About 35 years ago, the Journal of Community Psychology featured a landmark article by David McMillan and David Chavis outlining four foundational factors contributing to a sense of community. Since then, numerous studies and researchers have largely affirmed their findings.
These four critical factors are: (1) Membership, (2) Influence, (3) Integration and Fulfillment of Needs, and (4) Shared Emotional Connections. But two of them have an overwhelming percentage of that four-piece pie: Membership and Shared Emotional Connections. In some studies, their combined percentage is as much as 80% of the equation. Stunning.
I would suggest leadership focus on those two by thinking circumspectly and strategically. And mostly because life as it is now isn’t going to change as quickly as we all hoped.
So let’s unpack these two factors.
First, Membership has to do with a sense of belonging. There’s clarity around what it takes to be a part of this community and the shared sense of sacrifice. It’s not just signing your name on a piece of paper or transferring your membership from some other church. There’s a deep identification with the group and a feeling of investment at a personal level.
The question here is: how are you instilling and encouraging “belonging” in your church? Do your people share a feeling of sacrifice? Have you given them real opportunities to invest in the mission of the church?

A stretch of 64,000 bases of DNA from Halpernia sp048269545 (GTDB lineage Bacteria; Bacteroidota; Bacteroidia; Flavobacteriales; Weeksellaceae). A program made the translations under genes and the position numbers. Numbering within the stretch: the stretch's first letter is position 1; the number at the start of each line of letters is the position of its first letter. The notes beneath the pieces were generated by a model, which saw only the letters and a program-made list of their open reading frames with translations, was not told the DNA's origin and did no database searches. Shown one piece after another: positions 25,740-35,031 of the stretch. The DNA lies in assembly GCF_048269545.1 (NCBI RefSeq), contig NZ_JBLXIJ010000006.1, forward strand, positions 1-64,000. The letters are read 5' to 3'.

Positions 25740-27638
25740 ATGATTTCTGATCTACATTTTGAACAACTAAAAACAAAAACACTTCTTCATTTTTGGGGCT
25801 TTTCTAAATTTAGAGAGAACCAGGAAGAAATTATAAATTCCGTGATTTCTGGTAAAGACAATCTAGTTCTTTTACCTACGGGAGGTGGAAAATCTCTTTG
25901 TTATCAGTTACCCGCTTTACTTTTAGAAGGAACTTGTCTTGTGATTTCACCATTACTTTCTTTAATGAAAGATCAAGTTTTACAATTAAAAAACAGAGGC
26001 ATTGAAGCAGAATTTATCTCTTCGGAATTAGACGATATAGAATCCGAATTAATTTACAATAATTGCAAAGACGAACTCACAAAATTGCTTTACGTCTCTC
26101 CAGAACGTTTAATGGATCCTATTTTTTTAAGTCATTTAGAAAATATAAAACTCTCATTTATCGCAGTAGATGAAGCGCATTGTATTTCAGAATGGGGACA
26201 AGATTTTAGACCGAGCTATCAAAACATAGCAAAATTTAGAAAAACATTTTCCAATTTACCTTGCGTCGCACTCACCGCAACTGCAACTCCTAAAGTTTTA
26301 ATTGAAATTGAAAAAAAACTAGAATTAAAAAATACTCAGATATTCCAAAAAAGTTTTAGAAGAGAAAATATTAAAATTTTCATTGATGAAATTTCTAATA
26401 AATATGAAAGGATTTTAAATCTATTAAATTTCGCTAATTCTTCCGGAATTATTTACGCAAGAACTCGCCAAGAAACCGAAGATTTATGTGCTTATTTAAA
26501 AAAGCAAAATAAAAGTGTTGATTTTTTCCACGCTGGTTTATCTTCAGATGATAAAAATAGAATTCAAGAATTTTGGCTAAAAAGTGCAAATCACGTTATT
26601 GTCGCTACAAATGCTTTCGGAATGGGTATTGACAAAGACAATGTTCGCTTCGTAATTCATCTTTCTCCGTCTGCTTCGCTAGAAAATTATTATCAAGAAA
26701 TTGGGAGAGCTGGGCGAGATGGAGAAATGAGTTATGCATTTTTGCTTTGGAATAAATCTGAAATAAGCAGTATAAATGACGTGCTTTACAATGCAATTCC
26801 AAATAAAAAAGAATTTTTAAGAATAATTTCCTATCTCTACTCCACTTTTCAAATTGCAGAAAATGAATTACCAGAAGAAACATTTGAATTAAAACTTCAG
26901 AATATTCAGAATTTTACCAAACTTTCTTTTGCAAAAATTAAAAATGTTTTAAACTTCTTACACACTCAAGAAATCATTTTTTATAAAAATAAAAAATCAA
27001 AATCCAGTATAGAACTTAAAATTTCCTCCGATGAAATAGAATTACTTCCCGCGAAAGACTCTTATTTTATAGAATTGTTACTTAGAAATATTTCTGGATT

The second biggest factor was Shared Emotional Connections. This has to do with people feeling a sense of common history and experiences together. They have unique bonds based on goal-achievement, tasking together, and sharing risks as a community…all rooted in a deep spirituality.
So how would you rate your church—your leadership—in cultivating and emphasizing your people of that? Are you reminding your church of past wins…and building new ones?
As a simple example, that was one of the reasons humor was so important to us at the church I served at for nearly thirty years; it was intentionally incorporated. There’s something powerful about laughing together that lowered defenses for new people. It’s the reason why watching a comedy in crowded theater is much more fun than watching it alone. Or as C.S. Lewis once wrote: “Friendship is born at the moment when one man says to another ‘What! You too? I thought I was the only one.’”
Real community doesn't just happen. It takes intentional and systematized effort.
And it may be the most important thing you focus on in these polarized times.
Dave Workman | ELEMENTAL CHURCHES